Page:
Elkhorn River

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Elkhorn River[1]
Elkhorn River from Cowboy Trail W of 519 Av.JPG
The Elkhorn River in Antelope County,
April 2010
Elkhorn River is located in Nebraska
Elkhorn River
Location of the mouth of the Elkhorn River in Nebraska
Physical characteristics
Source 
 • locationConfluence of North Fork and South Fork
 • coordinates42°36′36″N 099°11′00″W / 42.61000°N 99.18333°W / 42.61000; -99.18333
 • elevation2,162 ft (659 m)
Mouth 
 • location
Confluence with Platte
 • coordinates
41°07′12″N 096°18′42″W / 41.12000°N 96.31167°W / 41.12000; -96.31167Coordinates: 41°07′12″N 096°18′42″W / 41.12000°N 96.31167°W / 41.12000; -96.31167
 • elevation
1,070 ft (330 m)[1]
Length290 mi (470 km)[1]
Discharge 
 • locationnear Waterloo
 • average1,529 cu ft/s (43.3 m3/s)[2]
Basin features
ProgressionPlatteMissouriMississippi

The Elkhorn River is a river in northeastern Nebraska, United States,[1] that originates in the eastern Sandhills and is one of the largest tributaries of the Platte River, flowing 290 miles (470 km)[3] and joining the Platte just southwest of Omaha, approximately 1 mile (1.6 km) south and 3 miles (4.8 km) west of Gretna.

Located in northeast and north-central Nebraska, the Elkhorn River basin encompasses approximately 7,000 square miles (18,000 km2). The Elkhorn has several tributaries, including its own North and South forks, Logan Creek Dredge, Rock Creek and Maple Creek.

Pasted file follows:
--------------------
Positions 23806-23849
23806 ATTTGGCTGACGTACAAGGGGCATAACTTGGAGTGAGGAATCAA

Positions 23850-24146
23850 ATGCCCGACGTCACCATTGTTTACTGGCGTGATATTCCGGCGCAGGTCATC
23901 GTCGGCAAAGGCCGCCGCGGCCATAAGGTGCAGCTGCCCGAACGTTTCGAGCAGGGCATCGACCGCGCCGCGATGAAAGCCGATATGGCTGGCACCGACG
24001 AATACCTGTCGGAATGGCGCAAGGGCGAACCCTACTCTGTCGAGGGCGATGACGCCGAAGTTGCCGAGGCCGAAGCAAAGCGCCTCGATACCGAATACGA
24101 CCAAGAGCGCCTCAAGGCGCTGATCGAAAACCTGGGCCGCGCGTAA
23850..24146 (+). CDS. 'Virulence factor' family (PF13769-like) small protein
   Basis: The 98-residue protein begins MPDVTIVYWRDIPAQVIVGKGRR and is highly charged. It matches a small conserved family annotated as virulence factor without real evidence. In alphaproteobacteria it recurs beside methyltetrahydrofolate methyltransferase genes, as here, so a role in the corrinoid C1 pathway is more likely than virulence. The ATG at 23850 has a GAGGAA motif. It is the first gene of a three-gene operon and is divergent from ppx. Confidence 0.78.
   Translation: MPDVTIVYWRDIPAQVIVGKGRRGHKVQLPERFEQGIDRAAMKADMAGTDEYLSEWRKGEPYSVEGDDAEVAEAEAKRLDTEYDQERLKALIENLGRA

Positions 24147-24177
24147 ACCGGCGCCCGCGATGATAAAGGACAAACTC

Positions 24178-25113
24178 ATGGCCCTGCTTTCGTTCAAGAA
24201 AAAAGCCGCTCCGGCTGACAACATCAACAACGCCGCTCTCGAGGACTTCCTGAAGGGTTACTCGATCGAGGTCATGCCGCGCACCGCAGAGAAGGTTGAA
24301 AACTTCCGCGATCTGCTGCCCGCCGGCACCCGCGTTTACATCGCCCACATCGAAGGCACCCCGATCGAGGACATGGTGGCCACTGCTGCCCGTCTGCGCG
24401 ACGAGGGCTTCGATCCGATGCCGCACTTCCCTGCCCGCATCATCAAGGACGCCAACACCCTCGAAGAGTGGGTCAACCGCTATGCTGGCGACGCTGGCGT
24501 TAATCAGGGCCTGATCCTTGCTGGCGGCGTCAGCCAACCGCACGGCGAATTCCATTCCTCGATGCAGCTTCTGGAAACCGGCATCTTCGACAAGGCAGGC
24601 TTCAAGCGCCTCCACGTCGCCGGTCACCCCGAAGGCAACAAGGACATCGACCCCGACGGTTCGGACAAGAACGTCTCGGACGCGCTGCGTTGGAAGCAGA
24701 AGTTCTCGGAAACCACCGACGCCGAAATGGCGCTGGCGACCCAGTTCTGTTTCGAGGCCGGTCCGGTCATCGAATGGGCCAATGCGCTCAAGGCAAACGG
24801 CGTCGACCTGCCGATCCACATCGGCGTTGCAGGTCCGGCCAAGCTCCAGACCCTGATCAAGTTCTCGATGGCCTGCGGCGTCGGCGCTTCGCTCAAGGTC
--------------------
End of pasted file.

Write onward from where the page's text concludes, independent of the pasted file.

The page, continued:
History[edit]

The Platte River and tributaries, including the Elkhorn River

The Lewis and Clark Expedition encountered the Elkhorn River near its confluence with the Platte, and referred to it as the "Corne de Cerf". Located a few miles north of the confluence is the Elkhorn Crossing Recreation Area. This public park, operated by the Papio-Missouri River Natural Resources District, marks the location where thousands of immigrants in the nineteenth century, bound for the west, camped while waiting to cross the river.[4]

For years Logan Fontenelle and Joseph LaFlesche, young mixed-race men who worked with the Omaha people, owned the ferry that carried people, wagons and animals between the two river banks. LaFlesche had been adopted by Omaha chief Big Elk and named as his successor. Fontenelle, of Omaha-French descent, served the tribe as an interpreter in relations with the US Indian agent and negotiations with the government over cession of lands.[citation needed]

See also[edit]

References[edit]

  1. ^ a b c d U.S. Geological Survey Geographic Names Information System: Elkhorn River
  2. ^ https://waterdata.usgs.gov/ne/nwis/annual/?format=sites_selection_links&search_site_no=06800500&agency_cd=USGS&referred_module=sw
  3. ^ "The National Map" (Map). viewer.nationalmap.gov. United States Geological Survey. Archived from the original on 29 March 2012. Retrieved 10 Feb 2011 – via Wayback Machine.
  4. ^ "Platte and Elkhorn River". Papio NRD Website. Archived from the original on 26 March 2011. Retrieved 31 March 2011.

External links[edit]

Media related to Elkhorn River at Wikimedia Commons